It was a "a tough — but necessary — decision."
The European Space Agency (ESA) announced today that it’s suspending the launch of its ExoMars rover mission — because it was planning to use a Russian-made Proton rocket.
Sanctions imposed by several ESA member states on Russia over its invasion forced the group’s hand, in the latest instance of the international space community actively distancing itself from the country.
“Over the past two days, our Member States discussed the impact of the war in Ukraine on ESA’s space programs,” the agency’s director general Josef Aschbacher tweeted. “Together, we took a tough — but necessary — decision to suspend the launch of ExoMars foreseen for September with Roscosmos, and to study options for a way forward.”
It’s an unfortunate development for the ExoMars mission, which has already faced years of delays due to technical issues. The mission was also originally pitched as a collaboration with NASA, but budget cuts in 2012 forced the agency to back out.
Almost a decade later, things aren’t looking much better for the mission.
“As an intergovernmental organization mandated to develop and implement space programs in full respect with European values, we deeply deplore the human casualties and tragic consequences of the aggression towards Ukraine,” the ESA’s statement on the decision reads.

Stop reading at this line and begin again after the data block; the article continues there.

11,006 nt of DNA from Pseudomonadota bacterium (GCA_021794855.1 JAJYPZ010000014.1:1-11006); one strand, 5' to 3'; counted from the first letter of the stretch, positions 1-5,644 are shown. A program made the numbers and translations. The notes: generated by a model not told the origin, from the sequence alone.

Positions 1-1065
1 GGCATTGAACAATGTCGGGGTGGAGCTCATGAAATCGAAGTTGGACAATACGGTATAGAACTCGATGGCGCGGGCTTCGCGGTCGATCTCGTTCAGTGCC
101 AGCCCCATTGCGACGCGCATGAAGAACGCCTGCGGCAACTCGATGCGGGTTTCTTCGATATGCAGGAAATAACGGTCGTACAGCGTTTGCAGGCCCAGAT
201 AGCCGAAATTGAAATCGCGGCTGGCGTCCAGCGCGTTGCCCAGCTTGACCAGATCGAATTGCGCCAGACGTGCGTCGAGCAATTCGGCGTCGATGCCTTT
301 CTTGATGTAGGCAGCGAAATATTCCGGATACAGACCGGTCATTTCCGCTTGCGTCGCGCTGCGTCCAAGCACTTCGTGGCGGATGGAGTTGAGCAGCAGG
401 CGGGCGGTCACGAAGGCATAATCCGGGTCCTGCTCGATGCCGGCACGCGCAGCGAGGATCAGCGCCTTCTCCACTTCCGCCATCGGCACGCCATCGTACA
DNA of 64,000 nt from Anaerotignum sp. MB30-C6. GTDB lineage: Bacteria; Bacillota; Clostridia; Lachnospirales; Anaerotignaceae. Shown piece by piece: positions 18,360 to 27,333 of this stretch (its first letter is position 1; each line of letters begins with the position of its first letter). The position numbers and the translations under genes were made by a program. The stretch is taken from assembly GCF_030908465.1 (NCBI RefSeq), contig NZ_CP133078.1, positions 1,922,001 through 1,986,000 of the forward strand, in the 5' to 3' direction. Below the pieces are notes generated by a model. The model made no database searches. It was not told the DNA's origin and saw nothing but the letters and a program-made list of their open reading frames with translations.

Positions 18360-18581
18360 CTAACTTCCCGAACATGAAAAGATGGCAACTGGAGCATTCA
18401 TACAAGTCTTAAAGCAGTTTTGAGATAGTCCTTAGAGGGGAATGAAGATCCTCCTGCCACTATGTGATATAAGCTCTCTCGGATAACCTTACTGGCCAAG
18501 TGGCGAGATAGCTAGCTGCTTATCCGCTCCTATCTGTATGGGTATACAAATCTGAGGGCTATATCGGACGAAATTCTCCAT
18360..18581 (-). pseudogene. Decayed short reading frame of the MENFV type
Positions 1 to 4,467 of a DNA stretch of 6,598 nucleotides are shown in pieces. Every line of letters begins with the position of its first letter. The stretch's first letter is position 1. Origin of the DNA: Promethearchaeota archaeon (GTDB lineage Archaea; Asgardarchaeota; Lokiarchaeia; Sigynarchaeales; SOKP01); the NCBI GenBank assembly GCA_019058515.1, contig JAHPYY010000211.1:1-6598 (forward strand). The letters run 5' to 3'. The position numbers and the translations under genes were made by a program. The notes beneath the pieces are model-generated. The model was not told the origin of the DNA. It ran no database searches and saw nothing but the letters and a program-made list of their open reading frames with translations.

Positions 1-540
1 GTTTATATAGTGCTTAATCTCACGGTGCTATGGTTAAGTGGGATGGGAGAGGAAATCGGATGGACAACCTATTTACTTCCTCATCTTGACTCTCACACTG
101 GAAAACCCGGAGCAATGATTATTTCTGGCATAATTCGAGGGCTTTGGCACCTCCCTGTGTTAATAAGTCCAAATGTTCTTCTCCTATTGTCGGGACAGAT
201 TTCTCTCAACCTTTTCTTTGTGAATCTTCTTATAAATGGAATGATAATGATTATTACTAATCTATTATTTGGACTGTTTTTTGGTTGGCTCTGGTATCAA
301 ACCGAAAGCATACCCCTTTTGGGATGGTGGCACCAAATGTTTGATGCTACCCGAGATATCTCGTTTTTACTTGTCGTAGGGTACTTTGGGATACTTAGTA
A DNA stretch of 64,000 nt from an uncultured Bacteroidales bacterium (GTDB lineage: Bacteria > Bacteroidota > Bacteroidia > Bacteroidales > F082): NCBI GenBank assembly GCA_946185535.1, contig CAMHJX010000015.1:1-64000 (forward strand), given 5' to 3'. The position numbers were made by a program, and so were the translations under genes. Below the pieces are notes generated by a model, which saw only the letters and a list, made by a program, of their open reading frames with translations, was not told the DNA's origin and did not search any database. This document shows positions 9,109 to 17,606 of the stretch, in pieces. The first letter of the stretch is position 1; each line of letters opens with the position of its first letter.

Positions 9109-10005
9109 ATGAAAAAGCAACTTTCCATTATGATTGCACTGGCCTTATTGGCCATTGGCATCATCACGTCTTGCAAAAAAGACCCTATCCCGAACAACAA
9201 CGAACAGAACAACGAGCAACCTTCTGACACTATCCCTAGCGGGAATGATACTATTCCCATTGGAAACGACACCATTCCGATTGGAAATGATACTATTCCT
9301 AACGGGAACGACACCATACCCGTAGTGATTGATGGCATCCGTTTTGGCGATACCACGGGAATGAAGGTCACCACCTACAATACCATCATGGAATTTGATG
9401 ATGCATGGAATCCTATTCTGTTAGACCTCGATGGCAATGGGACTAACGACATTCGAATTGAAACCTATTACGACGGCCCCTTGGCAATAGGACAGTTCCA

The ESA now finds itself forced to comply with “sanctions imposed on Russia by its Member States,” thereby suspending its mission.
The agency also announced that it’s looking into alternative ways to launch other ESA missions after Roscosmos chose to “withdraw their personnel from Europe’s Spaceport in French Guiana.”
In other words, the fate of the ExoMars mission now hangs in the balance. It’s unclear if it will be able to find other ways to launch the rover in upcoming years.
Operations on board the International Space Station are still operating nominally, the ESA notes, one of the few remaining tethers between Russia’s space program and the rest of the world.
READ MORE: European Space Agency suspends Mars rover launch on Russian rocket [Space.com]
More on the situation: Head of Russian Space Program Says ISS Cosmonauts “in a Fighting Mood”